Gary Simmons – Metro Pictures

Gary Simmons – Metro Pictures (November 29, 2012 – January 19, 2013)


Gary Simmons’ mini-survey featuring selects works of the last twenty years at Metro Pictures reveals a complicated history of race and culture in popular culture (cinema, sports, music, painting). That America’s culture industry can simultaneously perpetuate and challenge stereotypes, politics, and society through representation is the provocation here. I associate Simmon’s work with ghosts and it’s because they evoke the familiar, foreign, forgotten, but ever-present past. The power contained within this sort of representation can bring forth a critical understanding of the effects not only of occurrences on the scale of war but that of the everyday America; its contributions and confrontations. Like the horror film, this work is subversive in nature but revelatory in its origins.

Simmons_Install_030It’s not simply about popular culture but our complicated societal culture as well, including lynchings. The entrance gates, with an inversion of the racist connotations of the “law n jockey” by replacing the figures with the Klu Klux Klan, are an imposing welcome to Gary Simmons’ works that conflate popular culture imagery with their historical associations. Particularly on point is Fuck Hollywood, a row of shoeshine stands with beautifully embroidered towels of celebrity figures like Elvis. The entertainment industry is built upon the mining of others (an issue still very much relevant today) and this work bluntly pits the representation of the black working class against a system that simultaneously exploits and neglects.

c14006a6-lgSimmons’ ghostly, vibrating, cinematic paintings are a personal favorite of mine but when combined with other media, their qualitative power compounds greatly. His dark paintings that are static moving images, caught in an in-between state, in-between frames and movement, the haunting ghosts of American history reemerging and reconfigured as a critical reminding marker of where we have been and where we have yet to go as a nation. The erasure technique that he applies to create his simultaneously static and moving imagery recalls the smoke of ghosts, like faint hands from the past reaching out, through the scene, through the canvas, into the present. One painting screams “House of Pain” with skulls behind it while the painting of the cinema (Bonham Theatre, 2010) stilly spins; a static film still of itself. History never goes away in the promise of a new day.

The embalmed objects of our cultural past are on display as memento-mori: a moonshine set up, boxing gloves, and boom box with record crates. They are starkly white and completely immobilized relics of the last century. But it’s his latest piece, a multi-panel plywood sculpture mounted with drawings of 1930s fight posters, that near perfectly conflates all sorts of media (sculpture, paintings, Simmons_Install_060design, sports) and encapsulates the message contained within this exhibition. Significantly, this work includes a painting of a dangling old-school boxing microphone so elongated and furiously still. This mic looks like a backbone, in fact it is a backbone, a stand-in for the sport, racial and political history, and the artist’s oeuvre to date. To me, this look back at Gary Simmons’ own past is actually quite an exciting look into the future (his, ours, America’s).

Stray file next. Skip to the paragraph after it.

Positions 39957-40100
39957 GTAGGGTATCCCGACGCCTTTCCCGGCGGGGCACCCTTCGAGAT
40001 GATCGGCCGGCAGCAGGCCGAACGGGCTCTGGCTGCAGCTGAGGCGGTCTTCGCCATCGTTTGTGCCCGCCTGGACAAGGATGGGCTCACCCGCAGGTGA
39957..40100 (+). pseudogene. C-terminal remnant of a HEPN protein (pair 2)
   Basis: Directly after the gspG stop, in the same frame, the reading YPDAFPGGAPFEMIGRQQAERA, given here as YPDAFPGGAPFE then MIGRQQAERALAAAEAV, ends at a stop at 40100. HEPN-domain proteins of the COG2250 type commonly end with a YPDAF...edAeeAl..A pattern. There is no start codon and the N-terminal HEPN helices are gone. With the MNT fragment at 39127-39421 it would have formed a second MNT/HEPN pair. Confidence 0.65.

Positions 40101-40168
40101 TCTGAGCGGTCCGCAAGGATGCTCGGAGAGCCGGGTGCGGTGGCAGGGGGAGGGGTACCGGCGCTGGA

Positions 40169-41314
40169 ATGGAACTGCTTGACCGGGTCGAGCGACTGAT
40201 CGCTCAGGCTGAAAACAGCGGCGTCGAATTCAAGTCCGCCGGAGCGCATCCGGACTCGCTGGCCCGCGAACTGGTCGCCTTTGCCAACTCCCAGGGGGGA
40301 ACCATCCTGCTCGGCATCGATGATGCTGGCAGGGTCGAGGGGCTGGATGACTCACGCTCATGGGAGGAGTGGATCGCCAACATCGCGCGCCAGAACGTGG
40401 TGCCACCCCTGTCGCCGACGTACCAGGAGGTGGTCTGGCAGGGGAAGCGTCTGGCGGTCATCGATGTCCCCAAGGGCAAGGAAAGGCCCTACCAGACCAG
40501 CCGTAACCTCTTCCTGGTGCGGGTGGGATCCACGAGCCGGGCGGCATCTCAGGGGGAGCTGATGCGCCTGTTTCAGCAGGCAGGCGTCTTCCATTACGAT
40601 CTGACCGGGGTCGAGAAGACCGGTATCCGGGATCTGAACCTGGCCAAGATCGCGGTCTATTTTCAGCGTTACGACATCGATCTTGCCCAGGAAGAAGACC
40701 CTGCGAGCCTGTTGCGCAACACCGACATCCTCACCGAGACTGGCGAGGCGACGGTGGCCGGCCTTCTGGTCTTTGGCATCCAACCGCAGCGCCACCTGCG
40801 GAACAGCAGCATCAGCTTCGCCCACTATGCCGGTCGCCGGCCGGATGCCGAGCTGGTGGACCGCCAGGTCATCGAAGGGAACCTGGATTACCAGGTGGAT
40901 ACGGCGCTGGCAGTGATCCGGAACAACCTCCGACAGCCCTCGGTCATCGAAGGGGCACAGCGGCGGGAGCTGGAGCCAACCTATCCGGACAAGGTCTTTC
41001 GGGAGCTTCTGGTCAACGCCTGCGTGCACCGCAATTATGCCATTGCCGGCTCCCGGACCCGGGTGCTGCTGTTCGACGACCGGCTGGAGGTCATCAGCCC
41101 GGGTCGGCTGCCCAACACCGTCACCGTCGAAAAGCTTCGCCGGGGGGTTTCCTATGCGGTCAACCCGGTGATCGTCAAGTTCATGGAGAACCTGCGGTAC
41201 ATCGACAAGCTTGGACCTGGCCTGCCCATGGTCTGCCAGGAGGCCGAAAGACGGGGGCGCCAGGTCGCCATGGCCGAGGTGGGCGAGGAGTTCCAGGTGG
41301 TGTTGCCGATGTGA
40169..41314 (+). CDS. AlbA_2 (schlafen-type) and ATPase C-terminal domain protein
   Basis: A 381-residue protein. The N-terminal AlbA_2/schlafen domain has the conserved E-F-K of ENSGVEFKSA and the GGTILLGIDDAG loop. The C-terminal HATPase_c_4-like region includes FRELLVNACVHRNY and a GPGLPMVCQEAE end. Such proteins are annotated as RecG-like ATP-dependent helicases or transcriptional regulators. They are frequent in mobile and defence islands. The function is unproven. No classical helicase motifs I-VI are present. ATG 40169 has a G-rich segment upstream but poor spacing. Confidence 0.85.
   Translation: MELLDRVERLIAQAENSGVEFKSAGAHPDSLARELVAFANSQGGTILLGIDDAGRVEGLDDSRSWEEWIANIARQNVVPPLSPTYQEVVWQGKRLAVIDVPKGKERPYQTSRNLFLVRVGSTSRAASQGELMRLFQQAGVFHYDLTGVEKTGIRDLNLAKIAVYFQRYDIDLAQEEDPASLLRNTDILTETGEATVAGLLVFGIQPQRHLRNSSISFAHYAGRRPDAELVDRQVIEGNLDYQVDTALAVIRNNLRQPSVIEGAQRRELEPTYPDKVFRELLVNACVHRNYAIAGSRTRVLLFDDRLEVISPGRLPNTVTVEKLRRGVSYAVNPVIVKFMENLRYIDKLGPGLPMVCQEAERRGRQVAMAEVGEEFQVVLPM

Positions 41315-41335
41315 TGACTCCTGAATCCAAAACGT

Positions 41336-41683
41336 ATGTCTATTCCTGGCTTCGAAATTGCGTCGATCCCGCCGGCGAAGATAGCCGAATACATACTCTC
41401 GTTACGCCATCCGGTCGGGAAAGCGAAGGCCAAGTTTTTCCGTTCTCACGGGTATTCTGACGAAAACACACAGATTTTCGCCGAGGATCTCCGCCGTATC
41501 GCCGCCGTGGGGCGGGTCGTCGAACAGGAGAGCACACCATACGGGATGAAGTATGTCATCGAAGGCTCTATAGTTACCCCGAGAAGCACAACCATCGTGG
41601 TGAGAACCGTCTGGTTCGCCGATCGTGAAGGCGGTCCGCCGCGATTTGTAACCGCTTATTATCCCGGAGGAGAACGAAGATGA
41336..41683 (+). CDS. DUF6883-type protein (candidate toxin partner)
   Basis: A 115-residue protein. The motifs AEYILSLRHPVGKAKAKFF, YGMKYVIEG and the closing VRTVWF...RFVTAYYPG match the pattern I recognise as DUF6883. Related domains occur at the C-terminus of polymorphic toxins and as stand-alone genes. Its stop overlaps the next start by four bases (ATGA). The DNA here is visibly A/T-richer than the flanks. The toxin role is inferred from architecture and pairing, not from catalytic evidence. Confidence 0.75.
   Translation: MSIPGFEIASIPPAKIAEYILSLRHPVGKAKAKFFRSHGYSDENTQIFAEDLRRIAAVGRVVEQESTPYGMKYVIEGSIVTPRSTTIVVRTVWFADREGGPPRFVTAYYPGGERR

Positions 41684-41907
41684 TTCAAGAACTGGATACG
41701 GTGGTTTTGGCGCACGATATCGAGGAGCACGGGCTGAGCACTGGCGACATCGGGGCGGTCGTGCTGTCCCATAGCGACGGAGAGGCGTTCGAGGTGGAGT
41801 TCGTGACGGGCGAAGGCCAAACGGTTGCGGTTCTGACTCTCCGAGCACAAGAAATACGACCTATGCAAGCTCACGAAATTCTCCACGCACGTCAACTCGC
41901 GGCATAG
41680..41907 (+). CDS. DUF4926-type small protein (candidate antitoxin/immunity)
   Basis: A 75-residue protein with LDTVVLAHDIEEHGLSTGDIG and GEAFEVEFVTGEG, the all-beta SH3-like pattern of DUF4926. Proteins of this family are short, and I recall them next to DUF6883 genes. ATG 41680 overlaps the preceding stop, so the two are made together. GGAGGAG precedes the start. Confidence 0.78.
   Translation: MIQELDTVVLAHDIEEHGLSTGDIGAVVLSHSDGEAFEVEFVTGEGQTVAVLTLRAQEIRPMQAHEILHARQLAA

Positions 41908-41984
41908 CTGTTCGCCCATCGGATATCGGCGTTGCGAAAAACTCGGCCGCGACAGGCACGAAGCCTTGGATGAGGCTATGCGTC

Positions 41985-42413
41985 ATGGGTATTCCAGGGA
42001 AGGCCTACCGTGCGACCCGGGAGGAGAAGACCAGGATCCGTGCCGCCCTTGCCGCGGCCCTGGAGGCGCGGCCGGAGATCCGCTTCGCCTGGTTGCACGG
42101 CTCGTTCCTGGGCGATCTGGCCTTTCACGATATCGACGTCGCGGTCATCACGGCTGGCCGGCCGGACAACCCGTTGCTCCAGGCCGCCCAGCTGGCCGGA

Installation views, 2012. Metro Pictures, New York.

Burnt Offerings: Gary Simmons and Karen Black

As a precursor to their Bloody Women panel discussion tomorrow night, the ICA London asked the Twitter-verse to name our favorite horror ladies (mine: Barbara Steele, Dara Nicoladi, Karen Black), and it sparked thoughts on how the role of the women and even the “Final Girl”often directly manifests in artists’ work too.

Take Gary Simmons frenetic paintings in his 2010 exhibition Midnight Matinee where images from the Texas Chainsaw MassacrePsychoAmityville Horror, and Burnt Offerings referenced familiar architectural places found in horror films: the house, the gas station, and the cinema. Interestingly the paintings themselves mimic filmstrips, a further collision of art and film. And if you’re wondering how this relates to women…

I’m just beginning research on the role of architecture in visual art stemming from a direct relationship to horror cinema (think of the aforementioned Simmons, Mike Nelson, etc). Amongst other structural functions such as spatiality and establishing a sense of unease within the familiar, the house/home in horror films challenges the forced and/or changing ideas of domesticity throughout the decades. One example of this is also one of the films Simmons references, Burnt Offerings (1976) starring my horror heroine Karen Black. The movie is about a young family who takes care of a mysterious house one summer to escape the city however they wind up as literal house food. The house kills most of family, save Black’s character, who is gradually yet forcibly absorbed into the house becoming its official “mother” and caretaker. The film can be read as a reaction to second wave of feminism in the United States, a return back to traditional and fundamental women/mother/Victorian ideals.

Simmon’s usage of the Burnt Offerings house facade reinforces the notion that we (i.e. the audience, viewer, or visitor) can never really judge a book by its cover; that what lurks behind the front door to an old house or behind the cinema screen curtain can be an unexpected yet real horror. His blurred reflection of the house establishes a visual tension that reminds us that physical and mental ‘interiors’ are infinitely complicated and that there can be a serious danger in the projected appearance of perfection.

Gary Simmons Burnt Grid, 2010 – Pigment and charcoal on paper – 12 panels
Still of Karen Black in Burnt Offerings (Dan Curtis, 1976)
Gary Simmons Between Offerings, 2010 – Pigment, oil paint and cold wax on canvas